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Discussion Starter #1
I've been mulling adding an electric inline pump in a position similar to where the gas cars often have a fuel pump assembly, just below the fuel tank and near the left wheel. The pump would push the fuel column from the secondary tank mounted in the boot (normally filled with WVO, currently filled with B100 to clean the tank and lines, something I do quarterly before changing out all of the fuel filters). The purpose of this supplemental pump is to help keep the fuel lines air-free after tweaking component positions in the dual tank WVO/regular diesel system. The heating components strung along the fuel loop add coolant and electrically heated components into the fuel system, which includes its own large two-stage fuel filter situated between the switchover valve from tank #2 and the injection pump's pre-filter.

Ordinarily, when I fiddle with the fuel lines and heating elements, I deal with air-lock by using a hand pump to draw fuel from the tank through each fitting, filter, each length of hose, usually requiring about 30 minutes to open the hose clamps and attach the pump to eight different points along the loop. It occurred to me I could save myself some time by fitting an electric pump below the boot to burp the system, ameliorating the need to break out vacuum hand-pump and fittings whenever the fuel system needs to be taken apart. Other than choosing an unused switched circuit for the low pressure pump (something like the Facet pumps operating in the 5-7 PSI range, 8 mm fittings, with 4-6 amps draw protected by a 10 amp fuse), locating a good grounding point and fabricating a bracket for the pump and its small pre-filter (situated at the inlet of the electric pump), what else might I need to consider in adding an electric pump to the plumbing?

-bh
 

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wvo

I would steer clear of running straight wvo(even heated) in 606 motor. It will eat up the injection pump. I have done it, replaced Injection pumps. The old 80's 5 cylinder diesels handled it fine, but not the newer cars.
 

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Discussion Starter #4
This thread wasn't about whether you should run WVO in an OM606 motor, but whether a Facet pump or a similar low pressure electric pump with 3/8" fittings was a meaningful upgrade to help keep the fuel lines air-free.

As for WVO, if and when I run it in this car again, the issue that crops up is the same as it its always been: The quality of the oil stock used for the fuel, the process used to clean it up before using it, and finally, reaching and maintaining sufficient fuel pre-heating temperatures that then have to pass the heated oil into the mechanical lift pump which in turn feeds the injection pump.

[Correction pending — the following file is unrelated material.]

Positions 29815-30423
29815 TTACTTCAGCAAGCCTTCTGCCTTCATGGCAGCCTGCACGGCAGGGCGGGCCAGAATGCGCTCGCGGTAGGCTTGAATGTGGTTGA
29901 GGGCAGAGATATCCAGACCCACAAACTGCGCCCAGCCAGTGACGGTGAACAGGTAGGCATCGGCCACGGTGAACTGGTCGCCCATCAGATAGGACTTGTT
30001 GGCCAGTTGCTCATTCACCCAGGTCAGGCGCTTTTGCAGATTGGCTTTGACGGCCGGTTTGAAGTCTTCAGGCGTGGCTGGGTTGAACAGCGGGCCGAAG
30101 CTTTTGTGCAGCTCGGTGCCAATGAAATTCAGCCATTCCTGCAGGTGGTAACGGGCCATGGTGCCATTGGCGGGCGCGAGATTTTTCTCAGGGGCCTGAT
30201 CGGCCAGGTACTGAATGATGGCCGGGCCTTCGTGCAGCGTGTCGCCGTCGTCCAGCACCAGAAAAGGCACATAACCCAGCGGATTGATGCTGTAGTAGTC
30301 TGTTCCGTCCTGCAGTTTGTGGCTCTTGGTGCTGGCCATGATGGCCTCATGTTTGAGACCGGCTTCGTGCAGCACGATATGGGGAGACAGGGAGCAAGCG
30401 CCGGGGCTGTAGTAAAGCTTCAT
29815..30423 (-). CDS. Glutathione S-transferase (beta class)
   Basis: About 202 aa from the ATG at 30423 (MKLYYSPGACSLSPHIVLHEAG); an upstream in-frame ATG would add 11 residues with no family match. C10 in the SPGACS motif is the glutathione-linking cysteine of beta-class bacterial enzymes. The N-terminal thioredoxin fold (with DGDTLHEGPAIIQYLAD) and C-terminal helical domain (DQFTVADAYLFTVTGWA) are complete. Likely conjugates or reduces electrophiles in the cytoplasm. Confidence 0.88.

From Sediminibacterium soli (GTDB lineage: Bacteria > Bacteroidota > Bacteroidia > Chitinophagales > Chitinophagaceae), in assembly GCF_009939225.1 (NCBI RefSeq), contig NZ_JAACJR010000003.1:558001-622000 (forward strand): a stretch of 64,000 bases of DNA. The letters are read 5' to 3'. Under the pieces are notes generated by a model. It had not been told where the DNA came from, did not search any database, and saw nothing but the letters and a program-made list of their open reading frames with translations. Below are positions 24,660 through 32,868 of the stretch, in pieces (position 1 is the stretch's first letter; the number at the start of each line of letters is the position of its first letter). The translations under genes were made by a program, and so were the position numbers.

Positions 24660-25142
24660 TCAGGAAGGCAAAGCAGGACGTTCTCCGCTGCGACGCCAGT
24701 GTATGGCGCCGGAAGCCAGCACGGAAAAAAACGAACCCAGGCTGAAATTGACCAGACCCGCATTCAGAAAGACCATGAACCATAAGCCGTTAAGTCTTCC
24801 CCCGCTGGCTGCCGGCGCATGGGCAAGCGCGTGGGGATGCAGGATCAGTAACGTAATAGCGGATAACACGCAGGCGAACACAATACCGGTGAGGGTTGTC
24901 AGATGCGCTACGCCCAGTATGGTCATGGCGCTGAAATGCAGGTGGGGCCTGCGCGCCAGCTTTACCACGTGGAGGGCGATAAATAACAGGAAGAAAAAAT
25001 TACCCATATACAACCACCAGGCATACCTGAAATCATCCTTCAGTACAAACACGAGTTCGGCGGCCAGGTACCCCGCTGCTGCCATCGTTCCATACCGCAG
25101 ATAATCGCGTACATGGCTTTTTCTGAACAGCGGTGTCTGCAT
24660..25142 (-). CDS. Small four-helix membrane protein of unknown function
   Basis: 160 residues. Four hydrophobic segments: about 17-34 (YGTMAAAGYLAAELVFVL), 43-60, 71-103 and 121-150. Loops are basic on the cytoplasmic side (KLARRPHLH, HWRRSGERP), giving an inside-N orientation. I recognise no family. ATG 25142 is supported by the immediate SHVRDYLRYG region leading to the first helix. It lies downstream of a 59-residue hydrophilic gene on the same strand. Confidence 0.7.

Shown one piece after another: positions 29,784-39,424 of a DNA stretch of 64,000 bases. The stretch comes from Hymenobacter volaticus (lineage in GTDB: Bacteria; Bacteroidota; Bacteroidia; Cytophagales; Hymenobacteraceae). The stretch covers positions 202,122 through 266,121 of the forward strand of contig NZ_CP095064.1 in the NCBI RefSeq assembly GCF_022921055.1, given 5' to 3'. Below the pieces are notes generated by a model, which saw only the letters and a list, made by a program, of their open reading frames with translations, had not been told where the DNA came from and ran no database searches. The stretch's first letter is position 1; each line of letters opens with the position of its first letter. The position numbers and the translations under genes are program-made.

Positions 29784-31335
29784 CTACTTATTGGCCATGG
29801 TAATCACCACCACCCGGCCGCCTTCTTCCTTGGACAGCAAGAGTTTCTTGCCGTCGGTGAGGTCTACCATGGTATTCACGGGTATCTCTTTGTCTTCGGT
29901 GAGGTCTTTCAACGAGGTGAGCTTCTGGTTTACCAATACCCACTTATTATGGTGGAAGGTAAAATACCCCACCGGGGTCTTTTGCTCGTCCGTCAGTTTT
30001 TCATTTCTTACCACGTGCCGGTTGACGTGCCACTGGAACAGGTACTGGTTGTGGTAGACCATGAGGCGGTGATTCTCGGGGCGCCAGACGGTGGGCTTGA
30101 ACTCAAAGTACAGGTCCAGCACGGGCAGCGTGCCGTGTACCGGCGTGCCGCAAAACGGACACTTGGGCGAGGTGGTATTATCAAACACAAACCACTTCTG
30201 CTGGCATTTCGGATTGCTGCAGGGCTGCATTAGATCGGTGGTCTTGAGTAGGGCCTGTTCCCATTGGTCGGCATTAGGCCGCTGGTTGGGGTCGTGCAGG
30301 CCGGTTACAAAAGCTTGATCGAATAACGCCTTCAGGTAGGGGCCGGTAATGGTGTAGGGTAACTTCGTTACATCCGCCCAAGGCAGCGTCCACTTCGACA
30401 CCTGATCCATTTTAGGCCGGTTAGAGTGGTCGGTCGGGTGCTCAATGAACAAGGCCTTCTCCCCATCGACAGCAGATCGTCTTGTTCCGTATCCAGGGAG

I realize some hobbyists are doing the absolute minimum with their oil and that's the problem. Oil needs to be treated through a number of processes before I would consider it safe to use. Folks who just let it settle and skim their settling tanks with a pickup tube attached to a 12V gear driven pump for transferring oil either into a storage tank or the car's fuel tank are missing steps that really shouldn't be skipped. I'll also say that where you get your waste vegetable oil is also important and one of the reasons I'm not feeding the car WVO right now - it's strictly B99. The tempura place I used to collect from has made arrangements (while I was off on contract in another state) for someone else to collect their oil. I've been cut out of the free fuel that I used to get from them and a lot of the other places with second-best quality oil have changed owners, changed the frequency of their oil refills and the quality of their oil has slid further down the preference scale in addition to needing to sweet talk the owner, who might not even live in this state, into allowing me to collect their waste oil and explain the legalities to them in 5 minutes or less, which is about as long as you'll get many owners to talk to you about this subject. Emphasis has to go reducing their expenses and that it is legal for me as the collector and for him/her as the authorizing party to allow me to take it off their hands and haul it away. "I'll take it off your hands for free sir/mam so that you don't have to pay for collection, and it's all legal, I even have my permit right here!". That tempura place had the cleanest, sweetest smelling and easiest oil to quickly let it go through initial settling before passing it through the filters. It was also only 2 blocks away. Too bad.

After settling, I run the oil through a modified 55 gallon steel drum with heating elements (30 amp circuit) that heats it to 185 F (it has an overvoltage and thermal cuto-off switch to avoid starting a fire) with the tank heating the oil for over an hour before I flip the switch (manually, I haven't rigged up a solenoid valve to automate this yet) and then pass it through three filtering stages. The filters are huge elements, they look like the ones used in big rigs. The lid of the drum has a steam valve welded into it to allow the fuel to flash off the water. After the oil is processed, it is allowed to coil. Without filtering and dewatering, it's just used vegetable oil with loads of water and inclusions of particles that don't belong in an injection pump.

-bh
 

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Instead of messing around with the fuel line and adding an inline pump at the fuel line at the tank.....why not do it at the fuel inlet right by the firewall?